There are many advantages to making a stuffed burger instead of the traditional patty burger. First of all, a good burger is made over high heat so putting your spices on the inside of a burger protects them from burning. Second, many soft cheeses have great flavor to match with your burger however they often tend to be too runny when melted on top. Finally seasoning, salt is not going to burn on the outside of your burger but you may want it on the inside anyways because on the outside it will dry out your burger; salt breaks down cell walls and allows water to exit the cell more easily, if this process happens on the inside of the burger then you can grill a juicier burger.
Step 1: Thawing
Fresh ground beef is the best but a lot of us have to buy in bulk and freeze. If you can get some nice fresh beef that would be nice, but if you are working with frozen beef you are going to want to treat it correctly to ensure the best quality.
To Freeze: Seal your beef in a water tight container with as little air as possible. Either sealable freezer bags or a plastic container with a tight lid would work well. If you use a container, try to fill it as much as possible so there will be no air. Bags of course should be easy to seal with very little air.
Never use a warm method to thaw meat. Warm/Hot water = BAD. Microwave = BAD. On the counter overnight = Poor.
Option 1: Thaw over night in the refrigerator. This is a slow process but is the best way to thaw... anything that needs to be thawed, not just ground beef.
Option 2: Place a sealed bag/container of meat in a bowl of COLD water and put the bowl in your sink with a slow trickle of COLD water dripping into the bowl so it overflows into your sink. This will thaw a pound of beef in under 15 minutes, and has results about the same as Option 1. I think this works because of convection: currents of water at different temperatures circulating in the bowl thaw the meat without having to risk a change in texture or quality.
Step 2: Miseenplace
A place for everything and everything in its place. A note on stuffing options: salt and pepper are the only two I would use every time without exception, and I would only pick a couple of additional ingredients after that as not to confuse my palate with a flavor muddled in its own complexities.
Knife, or Pizza cutter.
Cheese (Any cheese no matter how runny it is, in the pictures I am using goat cheese)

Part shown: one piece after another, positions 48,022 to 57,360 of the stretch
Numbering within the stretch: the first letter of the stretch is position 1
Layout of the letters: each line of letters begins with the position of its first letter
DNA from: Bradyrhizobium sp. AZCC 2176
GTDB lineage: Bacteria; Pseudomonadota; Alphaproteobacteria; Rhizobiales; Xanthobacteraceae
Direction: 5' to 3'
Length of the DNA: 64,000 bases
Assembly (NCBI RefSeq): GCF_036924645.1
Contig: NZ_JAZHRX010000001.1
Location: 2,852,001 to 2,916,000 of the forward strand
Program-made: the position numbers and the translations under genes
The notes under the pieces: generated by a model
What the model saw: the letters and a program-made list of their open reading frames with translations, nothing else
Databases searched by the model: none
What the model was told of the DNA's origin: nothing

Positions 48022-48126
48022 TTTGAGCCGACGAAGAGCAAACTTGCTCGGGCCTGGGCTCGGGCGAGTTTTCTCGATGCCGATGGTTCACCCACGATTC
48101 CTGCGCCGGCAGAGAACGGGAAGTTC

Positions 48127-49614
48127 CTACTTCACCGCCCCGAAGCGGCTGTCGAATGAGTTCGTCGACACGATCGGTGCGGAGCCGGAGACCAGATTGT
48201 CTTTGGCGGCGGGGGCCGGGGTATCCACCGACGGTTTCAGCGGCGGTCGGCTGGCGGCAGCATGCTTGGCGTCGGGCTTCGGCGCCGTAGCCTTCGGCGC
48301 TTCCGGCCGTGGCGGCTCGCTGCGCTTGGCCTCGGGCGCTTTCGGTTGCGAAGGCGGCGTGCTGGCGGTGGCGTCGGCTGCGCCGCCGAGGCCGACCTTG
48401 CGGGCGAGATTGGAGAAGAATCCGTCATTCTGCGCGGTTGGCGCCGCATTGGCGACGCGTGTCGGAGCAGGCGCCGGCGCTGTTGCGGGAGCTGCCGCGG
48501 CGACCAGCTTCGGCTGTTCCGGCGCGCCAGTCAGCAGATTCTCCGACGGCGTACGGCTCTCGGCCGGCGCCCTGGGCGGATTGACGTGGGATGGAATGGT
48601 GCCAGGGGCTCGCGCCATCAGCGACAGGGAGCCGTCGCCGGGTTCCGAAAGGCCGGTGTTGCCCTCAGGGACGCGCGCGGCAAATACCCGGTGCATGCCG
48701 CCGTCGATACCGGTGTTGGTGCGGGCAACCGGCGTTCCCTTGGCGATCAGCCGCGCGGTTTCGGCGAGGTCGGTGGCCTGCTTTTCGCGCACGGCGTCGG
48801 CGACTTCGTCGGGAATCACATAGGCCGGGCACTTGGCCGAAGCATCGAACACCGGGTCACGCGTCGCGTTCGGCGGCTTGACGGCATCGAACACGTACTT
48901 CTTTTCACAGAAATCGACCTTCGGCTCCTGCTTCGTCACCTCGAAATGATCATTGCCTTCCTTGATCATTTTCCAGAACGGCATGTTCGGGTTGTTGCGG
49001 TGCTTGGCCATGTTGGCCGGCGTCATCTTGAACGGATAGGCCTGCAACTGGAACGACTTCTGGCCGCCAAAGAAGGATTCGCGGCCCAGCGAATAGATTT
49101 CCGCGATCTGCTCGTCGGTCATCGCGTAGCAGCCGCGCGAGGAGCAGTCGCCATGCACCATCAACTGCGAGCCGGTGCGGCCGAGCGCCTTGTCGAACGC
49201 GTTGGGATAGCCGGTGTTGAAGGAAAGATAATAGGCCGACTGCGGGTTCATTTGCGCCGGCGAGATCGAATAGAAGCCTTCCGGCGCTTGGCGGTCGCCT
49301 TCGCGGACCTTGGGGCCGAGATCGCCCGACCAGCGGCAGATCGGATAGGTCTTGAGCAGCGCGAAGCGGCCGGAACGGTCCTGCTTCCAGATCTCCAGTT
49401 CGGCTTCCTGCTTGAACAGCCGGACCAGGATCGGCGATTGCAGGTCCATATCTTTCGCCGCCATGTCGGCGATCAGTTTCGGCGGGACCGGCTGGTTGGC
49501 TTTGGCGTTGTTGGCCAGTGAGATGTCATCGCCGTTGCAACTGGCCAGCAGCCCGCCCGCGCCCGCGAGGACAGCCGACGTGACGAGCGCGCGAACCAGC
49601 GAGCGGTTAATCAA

Liquid Smoke (3 drops per burger would be a lot)
Fresh or Dried Herbs
Step 3: Rolling
Cut a piece of plastic wrap to lie out on your sheet pan. This not only helps with clean up, but also is very useful in sealing your burgers.
Put 3/4 to 1 pound of ground beef on top of the plastic wrap and cover with another piece of plastic wrap (this second piece is not at all necessary like the first, it simply saves me from some cleaning)
Begin by rolling the meat length wise on the pan. You are looking to make the meat come just a few inches short of the edges of the pan. Always work the rolling pin by pushing directly away and pulling straight towards you. Don't turn or angel the pin while rolling, roll it out, turn the pan and repeat; this will help you maintain even thickness which is super important for this to work well. Continue rolling until you have an even thickness of ground beef covering the entire pan, it should be very thin.
Step 4: Season
Remove the top sheet of plastic wrap and sprinkle your spices and seasonings onto the meat evenly. Most of it can go right up to the edge of the meat, but I like to leave a good 1/2 inch unsalted around the edge. This way the burger's juices don't weaken or escape the seal I make on the edge. If you like you can carefully avoid all the places where you expect to seal your burgers.
If you are adding cheese or anything else chunky, visually divide the pan into a 2 by 4 grid, and portion your filling onto the grid. Make sure that you leave at least an inch between your mounds of filling so you have enough meat to make a seal.
Step 5: Fold Seal and Slice
This part is fun, it is like making ravioli out of meat instead of noodles. Take the edges of the plastic wrap from beneath the rolled beef and use them to fold the beef over the mounds of stuffing.
Press out any air that may be trapped in the burger and then press down gently to seal in the appropriate places. You may want to even out rough edges or use scraps to mend any places that were rolled too thinly.
Cut this into 4 equally sized burgers using your knife or pizza cutter.
IMPORTANT NOTE ON CONSISTENCY
Conformity of size is always important in cooking, but it is especially important here, once your burgers are cut, you should check that the folded side of the beef is no thicker than the other three sealed sides. Just mold it a little bit until you are satisfied.
Step 6: Grill It Up
High heat (Grill set low so it is near the coals)
2 - 3 Minutes per side
Once a burger is placed: Do not move it! Let it sear before you try to reposition. If you try to move it too soon you will likely ruin it to the extent that it cannot be saved.
Do not squish the burger with the spatula. You'll squeeze the cheese out of it like a ketchup packet, not to mention the delicious juices of the burger.
You might as well through some dogs on there too, somebody will eat them!
Step 7: Fixings
Some of my favorites:
and of course your favorite bun